$a_2=\frac{1}{2}(a_1+\frac{A}{a_1})$; and

$a_{n+1}=\frac{1}{2}(a_n+\frac{A}{a_n})$ for $n \geq 2$; where $a\gt 0$, $A\gt 0$.

Prove: $$\frac{a_n-\sqrt{A}}{a_n+\sqrt{A}} = \left[\frac{a_1-\sqrt{A}}{a_1+\sqrt{A}}\right]^{2^{n-1}} $$

Remarks:(This question i was doing for my exam tomorrow; and i just got stuck)

I have started with applying Second Principle of Mathematical Induction. I have never done this type of question earlier. Any help or hint will be appreciated.


1 Answer 1


Let us start: \begin{align} \frac{a_n -\sqrt{A}}{a_n+\sqrt{A}} &\underbrace{=}_{*} \frac{\frac{1}{2}a_{n-1}+ \frac{1}{2}\frac{A}{a_{n-1}} -\sqrt{A}}{\frac{1}{2}a_{n-1}+ \frac{1}{2}\frac{A}{a_{n-1}} +\sqrt{A}} \underbrace{=}_{**} \frac{\frac{1}{2}a_{n-1}^ 2+ \frac{1}{2}{A} -\sqrt{A}a_{n-1}}{\frac{1}{2}a_{n-1}^ 2+ \frac{1}{2}{A} +\sqrt{A}a_{n-1}} \\ &\underbrace{=}_{***} \frac{a_{n-1}^ 2+ {A} -2\sqrt{A}a_{n-1}}{a_{n-1}^ 2+ {A} +2\sqrt{A}a_{n-1}} =\frac{(a_{n-1}-\sqrt{A})^2}{(a_{n-1}+\sqrt{A})^2} \\ &=\Bigr(\frac{a_{n-1}-\sqrt{A}}{a_{n-1}+\sqrt{A}}\Bigl)^2\\ &\underbrace{=}_{****}\Bigr(\Bigl(\Bigl(\frac{a_{1}-\sqrt{A}}{a_{1}+\sqrt{A}}\Bigl)^2\Bigr)^2 \ldots \Bigr)^2\\ &= \Bigl(\frac{a_{1}-\sqrt{A}}{a_{1}+\sqrt{A}}\Bigl)^{2^{n-1}} \end{align} Here, I used the recurrence relation at $*$, multiplied enumerator and denominator with $a_{n-1}$ at $**$ and with 2 at $***$ and used induction at $****$.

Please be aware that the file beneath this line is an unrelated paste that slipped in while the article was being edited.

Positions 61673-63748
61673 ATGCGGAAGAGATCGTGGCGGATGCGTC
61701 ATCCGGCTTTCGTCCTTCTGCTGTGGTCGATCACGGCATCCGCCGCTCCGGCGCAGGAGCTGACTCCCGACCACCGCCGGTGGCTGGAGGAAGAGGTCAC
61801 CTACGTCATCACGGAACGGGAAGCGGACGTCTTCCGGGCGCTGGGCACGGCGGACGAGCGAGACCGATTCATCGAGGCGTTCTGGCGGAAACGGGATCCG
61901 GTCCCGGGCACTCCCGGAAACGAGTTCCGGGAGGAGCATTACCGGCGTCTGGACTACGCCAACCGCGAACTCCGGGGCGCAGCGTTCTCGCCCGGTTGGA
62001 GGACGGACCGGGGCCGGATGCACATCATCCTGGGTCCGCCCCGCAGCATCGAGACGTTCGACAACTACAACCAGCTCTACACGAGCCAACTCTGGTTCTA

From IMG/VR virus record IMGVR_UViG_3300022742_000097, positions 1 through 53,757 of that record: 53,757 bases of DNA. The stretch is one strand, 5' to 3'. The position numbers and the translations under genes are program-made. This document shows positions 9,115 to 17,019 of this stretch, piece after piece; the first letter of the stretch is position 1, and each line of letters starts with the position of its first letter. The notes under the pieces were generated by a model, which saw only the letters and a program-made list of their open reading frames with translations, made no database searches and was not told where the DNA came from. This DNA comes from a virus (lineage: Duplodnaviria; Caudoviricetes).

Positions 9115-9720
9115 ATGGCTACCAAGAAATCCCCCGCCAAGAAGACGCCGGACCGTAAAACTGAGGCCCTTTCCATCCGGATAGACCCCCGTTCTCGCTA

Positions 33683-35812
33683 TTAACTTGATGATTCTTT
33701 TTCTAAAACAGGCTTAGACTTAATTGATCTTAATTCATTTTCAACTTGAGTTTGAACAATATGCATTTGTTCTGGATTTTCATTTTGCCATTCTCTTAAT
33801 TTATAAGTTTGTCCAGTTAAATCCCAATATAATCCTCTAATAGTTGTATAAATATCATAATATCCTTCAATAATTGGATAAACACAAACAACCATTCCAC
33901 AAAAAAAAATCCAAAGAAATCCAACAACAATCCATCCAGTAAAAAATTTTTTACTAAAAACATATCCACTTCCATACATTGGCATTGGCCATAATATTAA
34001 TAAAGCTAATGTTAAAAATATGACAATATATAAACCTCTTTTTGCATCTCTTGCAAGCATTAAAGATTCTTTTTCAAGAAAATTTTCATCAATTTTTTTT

Background: Why is this of any interest?

Well first of all, note that the sequence $a_n$ converges towards $\sqrt{A}$. One possible derivation of the sequence is the application of Newton's method to a function that has a root at $\sqrt{A}$. This could be $f(x) = x^2-A$. Newtons's method then reads: \begin{align} x_{k+1} & = x_k -\frac{f(x_k)}{f'(x_k)} = x_k -\frac{x_k^2-A}{2x_k} =\frac{x_k^2+A}{2x_k}\\ &= \frac{1}{2} \Bigl(x_k+\frac{A}{x_k}\Bigr) \end{align} Which is exactly your sequence. So if we want to estimate $$ \frac{a_n-\sqrt{A}}{a_n+\sqrt{A}}=c$$ where c is the value we derived from the prooved formula, we can use this information to find out, how good we approximate $\sqrt{A}$. \begin{align} &\frac{a_n-\sqrt{A}}{a_n+\sqrt{A}}=c \\ \Leftrightarrow&a_n-\sqrt{A} = c(a_n+\sqrt{A}) \\ \Leftrightarrow& a_n(1-c) = (1+c)\sqrt{A} \\ \Leftrightarrow& a_n= \frac{1+c}{1-c}\sqrt{A} \\ \end{align} So just by having a starting value $a_0$, we already know good solution $a_n$ will be, in sense of approximating $\sqrt{A}$. This means, that we can choose a $n$ a priori, for which $|a_n-\sqrt{A}|<\epsilon$, for a given $\epsilon$.


You must log in to answer this question.